Submitted to: United States Committee of Irrigation and Drainage Engineering Conference
Publication Type: Abstract Only
Publication Acceptance Date: July 1, 1997
Publication Date: N/A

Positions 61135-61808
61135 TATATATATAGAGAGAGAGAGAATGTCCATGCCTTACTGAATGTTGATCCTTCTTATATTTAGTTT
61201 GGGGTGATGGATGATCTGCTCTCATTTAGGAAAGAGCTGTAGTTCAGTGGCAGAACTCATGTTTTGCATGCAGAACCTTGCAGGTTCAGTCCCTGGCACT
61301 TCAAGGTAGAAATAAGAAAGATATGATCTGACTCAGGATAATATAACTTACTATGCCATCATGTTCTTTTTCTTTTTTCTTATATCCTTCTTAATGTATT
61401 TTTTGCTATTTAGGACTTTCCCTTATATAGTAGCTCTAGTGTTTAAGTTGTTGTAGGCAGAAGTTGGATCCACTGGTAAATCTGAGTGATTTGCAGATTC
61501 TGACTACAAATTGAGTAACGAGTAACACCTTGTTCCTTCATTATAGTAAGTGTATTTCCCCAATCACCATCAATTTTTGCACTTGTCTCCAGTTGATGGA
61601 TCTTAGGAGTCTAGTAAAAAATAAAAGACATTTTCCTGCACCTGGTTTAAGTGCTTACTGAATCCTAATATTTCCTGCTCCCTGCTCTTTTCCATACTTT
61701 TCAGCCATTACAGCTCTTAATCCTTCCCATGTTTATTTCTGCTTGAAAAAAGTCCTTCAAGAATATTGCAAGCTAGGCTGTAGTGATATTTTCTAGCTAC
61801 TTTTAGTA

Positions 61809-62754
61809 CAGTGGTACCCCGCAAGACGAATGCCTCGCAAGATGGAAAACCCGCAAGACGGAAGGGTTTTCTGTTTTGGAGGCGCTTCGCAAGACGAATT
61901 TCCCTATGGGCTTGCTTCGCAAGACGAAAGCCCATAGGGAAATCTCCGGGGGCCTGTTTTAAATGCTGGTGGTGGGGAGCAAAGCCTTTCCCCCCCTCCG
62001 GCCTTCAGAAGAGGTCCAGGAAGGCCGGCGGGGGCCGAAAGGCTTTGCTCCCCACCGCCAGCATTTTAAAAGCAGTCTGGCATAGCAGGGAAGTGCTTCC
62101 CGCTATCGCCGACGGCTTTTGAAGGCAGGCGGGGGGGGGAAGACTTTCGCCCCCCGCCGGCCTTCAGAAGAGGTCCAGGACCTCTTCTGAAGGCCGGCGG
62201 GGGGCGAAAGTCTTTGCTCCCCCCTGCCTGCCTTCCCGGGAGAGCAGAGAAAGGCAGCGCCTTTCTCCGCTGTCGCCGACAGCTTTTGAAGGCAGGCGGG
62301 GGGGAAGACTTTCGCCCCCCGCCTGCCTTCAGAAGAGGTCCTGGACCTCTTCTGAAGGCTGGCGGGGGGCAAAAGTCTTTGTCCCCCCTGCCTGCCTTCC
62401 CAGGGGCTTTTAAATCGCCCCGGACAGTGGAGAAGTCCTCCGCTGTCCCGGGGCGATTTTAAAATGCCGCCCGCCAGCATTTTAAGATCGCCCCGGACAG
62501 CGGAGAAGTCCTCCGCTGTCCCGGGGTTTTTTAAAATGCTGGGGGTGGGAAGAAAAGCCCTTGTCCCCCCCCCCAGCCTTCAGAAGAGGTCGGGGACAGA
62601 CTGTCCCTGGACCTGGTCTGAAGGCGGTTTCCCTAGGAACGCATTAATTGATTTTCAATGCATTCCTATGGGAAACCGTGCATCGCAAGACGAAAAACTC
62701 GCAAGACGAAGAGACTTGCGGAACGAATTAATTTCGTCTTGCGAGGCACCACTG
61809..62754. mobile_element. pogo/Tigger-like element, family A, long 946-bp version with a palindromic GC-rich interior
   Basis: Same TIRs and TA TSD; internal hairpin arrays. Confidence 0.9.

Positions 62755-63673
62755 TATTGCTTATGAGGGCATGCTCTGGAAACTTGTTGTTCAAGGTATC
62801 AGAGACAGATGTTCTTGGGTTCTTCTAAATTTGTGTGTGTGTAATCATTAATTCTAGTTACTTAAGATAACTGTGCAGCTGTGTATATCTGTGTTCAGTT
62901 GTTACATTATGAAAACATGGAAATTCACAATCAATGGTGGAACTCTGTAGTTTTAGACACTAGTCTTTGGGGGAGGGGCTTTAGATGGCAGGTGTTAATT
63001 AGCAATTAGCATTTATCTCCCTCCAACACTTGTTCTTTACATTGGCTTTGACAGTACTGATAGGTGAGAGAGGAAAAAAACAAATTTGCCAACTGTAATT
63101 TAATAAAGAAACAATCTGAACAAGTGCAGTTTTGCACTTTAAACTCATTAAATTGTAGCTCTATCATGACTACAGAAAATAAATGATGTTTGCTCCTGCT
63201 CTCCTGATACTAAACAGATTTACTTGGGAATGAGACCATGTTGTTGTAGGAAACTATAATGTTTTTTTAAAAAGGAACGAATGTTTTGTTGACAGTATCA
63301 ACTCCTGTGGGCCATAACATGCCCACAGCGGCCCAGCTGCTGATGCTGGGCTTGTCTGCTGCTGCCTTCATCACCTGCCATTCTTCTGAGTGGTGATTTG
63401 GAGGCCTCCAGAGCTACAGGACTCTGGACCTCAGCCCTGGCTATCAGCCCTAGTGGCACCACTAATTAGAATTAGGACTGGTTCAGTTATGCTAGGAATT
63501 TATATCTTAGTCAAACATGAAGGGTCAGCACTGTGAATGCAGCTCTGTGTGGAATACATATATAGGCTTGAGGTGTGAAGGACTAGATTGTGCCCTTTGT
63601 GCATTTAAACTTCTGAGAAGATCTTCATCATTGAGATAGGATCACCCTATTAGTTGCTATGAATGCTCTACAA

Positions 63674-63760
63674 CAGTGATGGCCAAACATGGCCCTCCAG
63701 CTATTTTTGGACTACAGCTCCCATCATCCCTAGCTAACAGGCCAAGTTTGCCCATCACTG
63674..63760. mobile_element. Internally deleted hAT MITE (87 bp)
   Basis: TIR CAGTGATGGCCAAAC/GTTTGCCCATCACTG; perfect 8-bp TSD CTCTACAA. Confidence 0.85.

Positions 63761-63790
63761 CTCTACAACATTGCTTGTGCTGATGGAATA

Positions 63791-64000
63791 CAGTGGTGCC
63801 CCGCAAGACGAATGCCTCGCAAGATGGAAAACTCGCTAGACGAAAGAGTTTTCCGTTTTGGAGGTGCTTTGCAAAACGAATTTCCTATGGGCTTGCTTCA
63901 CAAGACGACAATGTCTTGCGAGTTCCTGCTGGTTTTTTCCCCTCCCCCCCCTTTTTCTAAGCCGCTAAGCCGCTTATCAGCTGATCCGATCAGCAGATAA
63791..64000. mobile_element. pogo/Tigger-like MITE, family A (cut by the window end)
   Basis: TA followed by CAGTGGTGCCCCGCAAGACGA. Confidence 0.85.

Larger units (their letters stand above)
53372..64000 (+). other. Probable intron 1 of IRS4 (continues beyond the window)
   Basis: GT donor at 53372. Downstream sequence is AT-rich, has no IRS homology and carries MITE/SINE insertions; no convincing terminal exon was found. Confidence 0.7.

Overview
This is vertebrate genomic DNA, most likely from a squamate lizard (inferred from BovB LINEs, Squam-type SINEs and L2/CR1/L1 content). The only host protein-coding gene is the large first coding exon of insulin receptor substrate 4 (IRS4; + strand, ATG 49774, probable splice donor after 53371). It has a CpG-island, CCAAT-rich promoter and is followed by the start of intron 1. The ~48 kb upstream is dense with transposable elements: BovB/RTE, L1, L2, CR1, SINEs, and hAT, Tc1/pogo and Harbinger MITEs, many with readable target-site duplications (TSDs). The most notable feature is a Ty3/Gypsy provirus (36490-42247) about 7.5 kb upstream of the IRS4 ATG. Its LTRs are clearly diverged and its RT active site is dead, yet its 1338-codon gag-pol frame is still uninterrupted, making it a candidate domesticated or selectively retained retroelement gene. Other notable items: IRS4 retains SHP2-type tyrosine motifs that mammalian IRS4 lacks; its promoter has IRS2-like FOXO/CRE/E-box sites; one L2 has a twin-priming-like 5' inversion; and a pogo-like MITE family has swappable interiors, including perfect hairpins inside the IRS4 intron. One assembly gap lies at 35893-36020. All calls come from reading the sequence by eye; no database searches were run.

Technical Abstract: Most of the irrigated land in Southern Idaho is a Portneuf silt loam varying in depth from 1 to 10 m over fractured basalt. Some studies have indicated annual overwinter losses from the soil profile of 50 to 150 kg/ha of nitrate, presumably by deep drainage. However, monitoring of groundwater and drainage water indicates little increase in nitrate concentrations. This study evaluated the downward movement of water and several anions (nitrate, Cl, and Br) at an irrigated field site over a 3-year period to determine the range of nitrate losses and possibly identify the causative mechanisms. Potassium bromide was incorporated into the top 20 cm of soil at the start of the study to serve as a conservative tracer. Soil sampling and soil solutions obtained from soil solution suction tubes at several depths to the bedrock monitored the downward movement of the anions. Soil water movement was determined with a soil water balance utilizing neutron meter data and evapotranspiration estimating techniques. The site was sprinkler irrigated sufficiently to provide some deep soil water drainage. Results indicate a rather slow downward movement of Br and nitrate. Nearly 36 months were required to move most of the applied Br from the sampled portion of the profile, even though drainage exceeded 300 mm. Water and nitrate movement out of the lower profile appear restricted even though a perched water table was never evident. Apparently the anions moved in the smaller soil pores, while most of the water moved in the larger pores via "bypass" flow in this soil.